NEW VICE CHANCELLOR BRINGS EXPERIENCE IN COUNSELING AND GUIDANCE TO CITY COLLEGE
BY BRITTE MARSH
Dr. Mark Robinson, Ph.D., holds a City College basketball, a symbol of change and growth in his life.
MICHAEL P. SMITH/ GUARDSMAN
Stark walls surround newly appointed City College Vice Chancellor of Student Development, Mark D. Robinson, Ph.D, but no indication of the towering six-foot, five-inch African American’s character. As he sits in his tidy, administrative work area, he reaches under his desk to reveal a bright red and white City College basketball: a spherical symbol of the change and growth in his life.
As an academically problematic teenager growing up in the San Fernando Valley, Robinson attended three high schools before graduating in 1985.
"I had terrible grades and was in and out of, as we like to call them, 'little discrepancies,'" Robinson said. "So, I had to go to night school my senior year in order to graduate."
At his third school, Simi Valley High, the basketball coach approached him and offered Robinson a spot on the team. Although he was a recreational player, Robinson had never joined a school team before and decided to play.
"I went out for the team, played and enjoyed it," Robinson said. "It was a different atmosphere. The first two high schools I went to were all black and Latino while Simi Valley was all white. So, Simi Valley was kind of a reality check."
Upon graduation, Robinson was offered an athletic scholarship to Pepperdine University but was unable to attend because of his poor grades. One of the school’s basketball coaches suggested that he go to City College for his first two years, play basketball, and then transfer to Pepperdine as a junior.
"When I came to San Francisco, I went with the basketball team to China. I loved it!” Robinson said. “I didn't know it at the time, but that was the beginning for me. As an 18-year old kid who was used to just hanging out in the neighborhood, spending two-to-three weeks in another country, playing basketball and seeing the Great Wall was cool."
Upon returning to San Francisco, the talk of the team was focused on an approaching, recruiting visit from infamous Indiana University coach, Bobby Knight, with whom Robinson was unfamiliar. The swearing, chair-throwing, media-loathing coach successfully recruited Robinson.
"The games were packed to 17,000 people and sold out every night," Robinson said. "I had practice every single day, but it was more than just basketball. Knight told us to bring our books out onto the court. He would say a lot of cuss words, but he talked to us about experiences, life and jobs."
Robinson received a Bachelor of Arts Degree in General Studies and a Masters in Counseling and Guidance from Indiana University. He then moved to Britain on contract to play for the Manchester Giants. During his 10 years in the United Kingdom he earned a Ph.D from the Faculty of Education at the Victorian University of Manchester, a post-graduate degree in education at the Bolton Institute, and became the CEO of a sports union, The Basketball Players Association.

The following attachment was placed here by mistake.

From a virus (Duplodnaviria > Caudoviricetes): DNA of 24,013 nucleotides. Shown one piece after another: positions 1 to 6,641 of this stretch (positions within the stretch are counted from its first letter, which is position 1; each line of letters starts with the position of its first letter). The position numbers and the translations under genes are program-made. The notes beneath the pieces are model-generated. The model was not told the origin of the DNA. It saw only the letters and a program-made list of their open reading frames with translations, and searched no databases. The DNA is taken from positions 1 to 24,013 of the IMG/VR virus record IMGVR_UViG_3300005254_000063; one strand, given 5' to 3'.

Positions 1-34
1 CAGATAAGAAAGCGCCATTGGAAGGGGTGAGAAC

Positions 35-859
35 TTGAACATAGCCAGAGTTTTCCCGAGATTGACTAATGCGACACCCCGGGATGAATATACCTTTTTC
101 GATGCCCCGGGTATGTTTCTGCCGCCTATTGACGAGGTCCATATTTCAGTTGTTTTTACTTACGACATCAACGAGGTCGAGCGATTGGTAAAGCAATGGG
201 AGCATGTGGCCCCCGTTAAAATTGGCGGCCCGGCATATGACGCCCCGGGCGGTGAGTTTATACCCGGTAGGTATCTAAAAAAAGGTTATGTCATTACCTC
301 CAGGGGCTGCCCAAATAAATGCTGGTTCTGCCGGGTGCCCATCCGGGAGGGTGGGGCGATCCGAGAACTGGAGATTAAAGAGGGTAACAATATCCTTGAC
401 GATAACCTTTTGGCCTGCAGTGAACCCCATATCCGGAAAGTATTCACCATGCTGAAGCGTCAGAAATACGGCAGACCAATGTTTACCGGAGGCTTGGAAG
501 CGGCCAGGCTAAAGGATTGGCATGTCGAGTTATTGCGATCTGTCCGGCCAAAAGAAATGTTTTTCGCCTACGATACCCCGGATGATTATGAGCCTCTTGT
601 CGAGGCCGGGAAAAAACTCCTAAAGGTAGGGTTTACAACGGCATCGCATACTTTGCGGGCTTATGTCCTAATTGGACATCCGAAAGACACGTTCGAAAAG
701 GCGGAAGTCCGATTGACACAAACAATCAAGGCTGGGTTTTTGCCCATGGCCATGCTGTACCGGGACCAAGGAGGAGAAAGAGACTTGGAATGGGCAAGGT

His decision to move back to the U.S. was set in concrete when he was scheduled to visit San Francisco for a visit: Sept. 11, 2001.
"My brother called me while I was on the plane, ready to take off, and said, ‘Don’t get on the plane; we’re being attacked,’” Robinson said. “Suddenly, everyone’s cell phones started ringing and the airport was in mass panic. I have never seen anything like it in my life; it was like a movie. People were running everywhere, and all of the televisions were being turned off because the same footage of the towers in New York was playing over and over again.”
Once Robinson returned to San Francisco, he found a job as a counselor at City College. From there, he moved on to become an athletic counselor, associate dean of students, dean of student affairs, and finally to his current post as vice chancellor of student development.
"My friends who I went to high school with always told me that I was going to be in school forever. They got their jobs, made a little money and were happy. All the while, I was in my sweats with no car, taking the bus, eating Ding Dongs and Top Ramen. It was hard; school is hard, but it’s even harder later on if you don’t get an education. That’s a guarantee.”
Although he has earned numerous degrees, none are displayed in Robinson’s office.
“If you want to see my transcripts,” he said, “Just ask. I’ll show them to you.”
The only comfort Robinson needs at work is the symbol from his playing days at City College --the red and white basketball kept under his office desk.
"When you go from a community college to a university," Robinson said, “what you proved at your previous school, you have to prove all over again. It's just like starting a new job. The people who hired you in the first place only did so because of what you did at another job. So, if you want to step up the ladder, you have to show improvement on a much higher level."